> > Sent: Monday, August 17, 2009 9:00:14 AM
                                > > Subject: Re: [SCA-Archery] Sitka Spruce Shafts
                                > >
                                > >
                                > >
                                > >
                                > > I went from Port Oxford Cedar to Sitka Spruce for my 34# Black Widow bow
                                > last year. However, I shoot 50-55# shafts. But I also have a 31" draw.
                                > >
                                > > John
                                > >
                                > > ----- Original Message -----
                                > > From: "Ko" <moondragn@gmail. com>
                                > > To: SCA-Archery@ yahoogroups. com
                                > > Sent: Monday, August 17, 2009 8:56:25 AM GMT -05:00 US/Canada Eastern
                                > > Subject: [SCA-Archery] Sitka Spruce Shafts
                                > >
                                > >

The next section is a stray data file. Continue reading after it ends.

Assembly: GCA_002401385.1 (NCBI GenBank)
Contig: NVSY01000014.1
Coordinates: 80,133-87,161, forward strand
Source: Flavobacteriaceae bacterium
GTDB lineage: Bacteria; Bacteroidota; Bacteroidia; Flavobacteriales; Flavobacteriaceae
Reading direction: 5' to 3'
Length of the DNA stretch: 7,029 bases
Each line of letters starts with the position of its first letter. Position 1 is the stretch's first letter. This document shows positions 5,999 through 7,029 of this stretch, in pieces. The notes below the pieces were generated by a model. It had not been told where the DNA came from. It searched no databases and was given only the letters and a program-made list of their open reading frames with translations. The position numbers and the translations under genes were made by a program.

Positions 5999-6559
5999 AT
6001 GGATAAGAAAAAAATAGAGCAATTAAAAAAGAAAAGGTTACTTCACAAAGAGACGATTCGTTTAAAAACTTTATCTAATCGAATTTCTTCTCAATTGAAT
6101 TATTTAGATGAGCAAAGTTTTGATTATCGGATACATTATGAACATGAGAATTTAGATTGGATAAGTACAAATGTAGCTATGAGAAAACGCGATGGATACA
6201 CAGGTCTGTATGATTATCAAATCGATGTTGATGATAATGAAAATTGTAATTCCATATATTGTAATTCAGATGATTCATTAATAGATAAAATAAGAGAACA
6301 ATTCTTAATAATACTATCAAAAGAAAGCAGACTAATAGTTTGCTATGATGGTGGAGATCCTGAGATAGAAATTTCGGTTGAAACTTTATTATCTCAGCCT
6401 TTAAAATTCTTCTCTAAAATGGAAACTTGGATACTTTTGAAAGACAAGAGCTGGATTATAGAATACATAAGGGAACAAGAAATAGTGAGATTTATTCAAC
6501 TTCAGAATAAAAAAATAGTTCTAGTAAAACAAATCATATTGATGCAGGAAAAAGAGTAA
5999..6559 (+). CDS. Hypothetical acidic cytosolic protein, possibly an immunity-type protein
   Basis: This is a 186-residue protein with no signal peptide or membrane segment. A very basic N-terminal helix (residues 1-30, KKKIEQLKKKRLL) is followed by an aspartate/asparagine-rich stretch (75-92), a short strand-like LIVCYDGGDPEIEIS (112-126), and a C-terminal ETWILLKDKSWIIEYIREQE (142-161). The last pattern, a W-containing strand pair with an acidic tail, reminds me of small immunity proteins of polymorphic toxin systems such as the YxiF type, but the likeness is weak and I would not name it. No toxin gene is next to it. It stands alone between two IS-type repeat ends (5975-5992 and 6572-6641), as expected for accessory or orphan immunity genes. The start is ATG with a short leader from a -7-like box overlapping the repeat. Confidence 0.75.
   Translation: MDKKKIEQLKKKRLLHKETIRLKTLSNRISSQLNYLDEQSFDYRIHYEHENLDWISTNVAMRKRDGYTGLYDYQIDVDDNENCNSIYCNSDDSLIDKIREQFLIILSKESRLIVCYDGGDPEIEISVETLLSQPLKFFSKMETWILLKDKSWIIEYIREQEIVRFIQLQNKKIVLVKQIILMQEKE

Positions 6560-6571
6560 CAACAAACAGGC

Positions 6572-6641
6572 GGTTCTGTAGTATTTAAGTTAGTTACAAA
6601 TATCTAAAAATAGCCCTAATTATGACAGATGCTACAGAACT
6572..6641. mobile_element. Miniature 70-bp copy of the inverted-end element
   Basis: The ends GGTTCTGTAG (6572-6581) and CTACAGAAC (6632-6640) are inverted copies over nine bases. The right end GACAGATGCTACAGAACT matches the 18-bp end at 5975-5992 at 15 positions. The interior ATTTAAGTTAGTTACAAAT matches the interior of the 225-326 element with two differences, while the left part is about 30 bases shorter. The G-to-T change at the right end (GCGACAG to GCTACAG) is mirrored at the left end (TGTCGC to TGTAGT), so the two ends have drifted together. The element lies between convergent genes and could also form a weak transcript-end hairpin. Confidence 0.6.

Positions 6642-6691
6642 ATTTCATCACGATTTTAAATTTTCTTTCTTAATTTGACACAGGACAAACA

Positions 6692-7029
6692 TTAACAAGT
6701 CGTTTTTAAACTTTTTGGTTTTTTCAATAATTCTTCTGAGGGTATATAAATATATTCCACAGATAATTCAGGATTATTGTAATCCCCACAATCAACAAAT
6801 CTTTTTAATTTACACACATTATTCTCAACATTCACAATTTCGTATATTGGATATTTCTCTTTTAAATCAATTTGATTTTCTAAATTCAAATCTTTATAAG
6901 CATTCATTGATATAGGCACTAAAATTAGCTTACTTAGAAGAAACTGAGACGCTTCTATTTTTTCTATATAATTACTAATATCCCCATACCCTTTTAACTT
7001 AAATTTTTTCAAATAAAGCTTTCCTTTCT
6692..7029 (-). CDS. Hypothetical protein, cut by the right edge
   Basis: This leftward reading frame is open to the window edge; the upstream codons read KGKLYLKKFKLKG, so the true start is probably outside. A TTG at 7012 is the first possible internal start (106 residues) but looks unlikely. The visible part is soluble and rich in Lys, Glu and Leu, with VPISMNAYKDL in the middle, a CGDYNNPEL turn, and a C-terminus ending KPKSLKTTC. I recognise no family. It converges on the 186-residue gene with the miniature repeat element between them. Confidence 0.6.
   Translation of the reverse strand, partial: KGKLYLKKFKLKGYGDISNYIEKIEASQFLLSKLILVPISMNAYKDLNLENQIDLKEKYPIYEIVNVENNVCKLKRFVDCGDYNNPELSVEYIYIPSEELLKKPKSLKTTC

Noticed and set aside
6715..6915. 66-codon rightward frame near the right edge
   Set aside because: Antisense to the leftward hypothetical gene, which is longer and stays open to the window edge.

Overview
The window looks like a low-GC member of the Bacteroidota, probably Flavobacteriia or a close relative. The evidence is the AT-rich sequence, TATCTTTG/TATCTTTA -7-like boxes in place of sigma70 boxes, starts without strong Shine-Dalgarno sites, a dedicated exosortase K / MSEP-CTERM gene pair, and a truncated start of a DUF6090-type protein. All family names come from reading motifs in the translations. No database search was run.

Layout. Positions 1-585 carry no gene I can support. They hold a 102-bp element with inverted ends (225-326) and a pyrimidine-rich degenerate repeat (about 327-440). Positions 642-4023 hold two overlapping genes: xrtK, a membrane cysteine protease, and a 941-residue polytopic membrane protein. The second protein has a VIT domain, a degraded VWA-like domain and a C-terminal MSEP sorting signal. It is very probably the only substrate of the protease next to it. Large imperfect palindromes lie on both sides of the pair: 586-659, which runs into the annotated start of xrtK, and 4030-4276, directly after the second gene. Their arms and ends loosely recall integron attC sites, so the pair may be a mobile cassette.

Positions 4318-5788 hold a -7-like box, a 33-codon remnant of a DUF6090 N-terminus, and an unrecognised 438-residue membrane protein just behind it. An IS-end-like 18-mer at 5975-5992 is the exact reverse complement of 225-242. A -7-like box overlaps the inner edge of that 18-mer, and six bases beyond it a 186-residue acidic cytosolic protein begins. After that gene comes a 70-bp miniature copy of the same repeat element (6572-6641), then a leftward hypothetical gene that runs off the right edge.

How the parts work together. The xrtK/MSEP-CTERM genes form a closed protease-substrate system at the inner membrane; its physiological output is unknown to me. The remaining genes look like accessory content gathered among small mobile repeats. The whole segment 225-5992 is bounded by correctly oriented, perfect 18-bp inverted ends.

> >
                                > > I just brought 2 dozen Sitka Spruce shafts from 3 rivers archery. I was
                                > wondering if anyone has any experience with them? I noticed they were a lot
                                > lighter than cedar of the same diameter(5/16" ). I have these brass points
                                > that are only 50g weight. Will they be too light? The shafts were rated at
                                > 30-35lb, how will these light brass points affect the spine?
                                > >
                                > > Will I be able to use these arrows on my 33lb black widow?